Writers to Watch, Charles Yu Interview by Sarah Weinman

In the latest installment of emerging writers to watch, The Daily Beast talks to Charles Yu, whose funny, moving debut novel features a time traveler in search of the truth about his father.

I've waited for a novel from Charles Yu with eager anticipation since being bowled over by his 2006 short story collection, Third Class Superhero. These tales, reminiscent of Donald Barthelme and early Jonathan Lethem, mixed mundane questions about larger-than-life topics (what would happen if you were a merely mediocre superhero?) in wondrous ways and got a cult audience excited about what it means to be living on this earth right now—and what it means to be slightly apart from it.

“Time machine repair men are important, just like finance people. The Death Star needs accountants, too, and an HR department."

Four long years later, the 34-year-old Yu's first novel is getting ready for lift-off, and it more than surpasses expectations which couldn’t be any higher after he was given the " 5 under 35" award by the National Book Foundation. How to Live Safely in a Science Fiction Universe, forthcoming from Pantheon in September, is one of the trippiest and most thoughtful novels I've read all year, one that begs for a single sit-down experience even if you're left with a major head rush after the fact for having gulped down so many ideas in a solitary swoop.

Yu doesn't shy away from asking tough existential questions—is it possible to kill your own future? What does it mean to be trapped in a time loop? Can you occupy the same space in several universes?—and sparks all sorts of brain explosions in the reader with schematic diagrams, fragmented, occasionally perpendicular narratives, and humorous bullet point lists. But Yu's literary pyrotechnics come in a marvellously entertaining and accessible package, featuring a reluctant, time machine-operating hero on a continual quest to discover what really happened to his missing father, a mysterious book possibly answering all, and a computer with the most idiosyncratic personality since HAL or Deep Thought (and certainly the most memorable neuroses, including a crippling case of low self-esteem that creates boot-up havoc.)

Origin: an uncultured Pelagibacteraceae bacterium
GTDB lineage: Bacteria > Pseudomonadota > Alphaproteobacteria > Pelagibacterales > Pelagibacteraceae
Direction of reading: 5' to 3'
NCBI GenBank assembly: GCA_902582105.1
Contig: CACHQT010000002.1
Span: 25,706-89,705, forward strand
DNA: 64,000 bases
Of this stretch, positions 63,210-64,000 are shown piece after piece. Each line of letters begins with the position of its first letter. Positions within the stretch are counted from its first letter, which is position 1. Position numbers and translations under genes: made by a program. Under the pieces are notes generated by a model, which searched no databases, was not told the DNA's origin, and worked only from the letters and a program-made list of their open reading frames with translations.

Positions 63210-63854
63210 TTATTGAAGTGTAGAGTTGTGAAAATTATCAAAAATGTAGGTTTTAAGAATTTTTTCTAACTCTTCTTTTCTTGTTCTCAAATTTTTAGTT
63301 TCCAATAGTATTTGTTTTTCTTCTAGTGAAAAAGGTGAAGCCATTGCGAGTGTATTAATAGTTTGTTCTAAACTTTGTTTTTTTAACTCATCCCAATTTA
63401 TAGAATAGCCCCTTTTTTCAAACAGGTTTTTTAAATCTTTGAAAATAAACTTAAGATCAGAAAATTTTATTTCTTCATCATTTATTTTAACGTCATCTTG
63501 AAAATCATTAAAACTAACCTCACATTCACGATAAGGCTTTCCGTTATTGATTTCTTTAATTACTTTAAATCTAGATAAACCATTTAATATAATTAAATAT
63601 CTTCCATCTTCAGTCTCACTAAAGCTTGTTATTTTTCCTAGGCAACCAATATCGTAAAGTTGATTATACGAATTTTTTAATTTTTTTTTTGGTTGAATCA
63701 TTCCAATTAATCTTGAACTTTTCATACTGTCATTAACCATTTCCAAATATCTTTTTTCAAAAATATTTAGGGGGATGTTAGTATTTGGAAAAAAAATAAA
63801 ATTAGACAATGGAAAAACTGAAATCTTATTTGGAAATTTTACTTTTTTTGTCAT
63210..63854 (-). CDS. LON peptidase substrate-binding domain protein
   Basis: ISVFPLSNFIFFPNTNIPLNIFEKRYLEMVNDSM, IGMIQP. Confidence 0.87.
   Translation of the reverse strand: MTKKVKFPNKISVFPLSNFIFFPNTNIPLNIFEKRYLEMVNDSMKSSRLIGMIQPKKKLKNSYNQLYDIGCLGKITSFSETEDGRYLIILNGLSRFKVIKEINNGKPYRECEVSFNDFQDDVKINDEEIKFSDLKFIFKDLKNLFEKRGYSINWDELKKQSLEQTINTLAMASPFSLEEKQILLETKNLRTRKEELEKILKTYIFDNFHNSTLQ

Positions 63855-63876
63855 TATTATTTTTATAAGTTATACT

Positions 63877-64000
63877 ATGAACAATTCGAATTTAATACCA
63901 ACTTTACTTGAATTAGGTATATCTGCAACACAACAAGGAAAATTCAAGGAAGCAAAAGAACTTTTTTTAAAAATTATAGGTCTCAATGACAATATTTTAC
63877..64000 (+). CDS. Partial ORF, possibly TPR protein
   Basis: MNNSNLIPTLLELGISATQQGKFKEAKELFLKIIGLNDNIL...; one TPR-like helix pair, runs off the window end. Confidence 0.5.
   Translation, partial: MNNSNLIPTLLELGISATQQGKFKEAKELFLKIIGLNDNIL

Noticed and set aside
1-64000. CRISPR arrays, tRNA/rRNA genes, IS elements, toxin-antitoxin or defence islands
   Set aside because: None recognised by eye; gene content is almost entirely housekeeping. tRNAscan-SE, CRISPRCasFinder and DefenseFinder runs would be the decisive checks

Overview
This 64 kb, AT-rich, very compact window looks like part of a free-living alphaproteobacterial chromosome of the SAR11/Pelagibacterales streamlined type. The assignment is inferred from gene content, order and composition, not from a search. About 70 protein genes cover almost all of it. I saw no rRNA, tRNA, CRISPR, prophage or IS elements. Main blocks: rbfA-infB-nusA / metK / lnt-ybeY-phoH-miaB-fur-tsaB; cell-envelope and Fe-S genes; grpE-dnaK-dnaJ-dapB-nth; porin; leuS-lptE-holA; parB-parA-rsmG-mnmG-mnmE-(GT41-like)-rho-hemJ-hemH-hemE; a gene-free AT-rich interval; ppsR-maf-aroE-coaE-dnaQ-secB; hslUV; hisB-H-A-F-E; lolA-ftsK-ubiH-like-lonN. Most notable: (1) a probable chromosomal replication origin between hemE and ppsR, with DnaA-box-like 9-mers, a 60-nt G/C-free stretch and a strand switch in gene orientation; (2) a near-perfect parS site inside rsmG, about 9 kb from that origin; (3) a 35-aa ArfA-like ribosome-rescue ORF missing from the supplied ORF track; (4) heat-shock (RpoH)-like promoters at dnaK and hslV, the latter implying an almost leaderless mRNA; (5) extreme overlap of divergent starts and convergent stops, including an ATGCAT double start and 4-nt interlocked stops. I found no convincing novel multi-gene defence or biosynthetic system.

Not surprisingly, How to Live Safely in a Science Fictional Universe was written in a non-linear fashion. "If I were to describe the geometry of the book's construction, I guess I would say it was built from the inside out, in concentric rectangles, if that makes any sense," Yu told me in a recent e-mail interview. "I started with the idea that here's this guy, he's in a box. This box he's in is a vehicle of some sort. He's moving through space in his vehicle. But wait, it's not just space. It's time. Okay, he's in a box moving through time, but now, hold up, there's a problem, and I think this is a general issue in trying to create a time travel story, as in, what are the constraints? Because you have to have constraints in a time travel story, and probably a lot of them, otherwise there are going to be way too many degrees of freedom."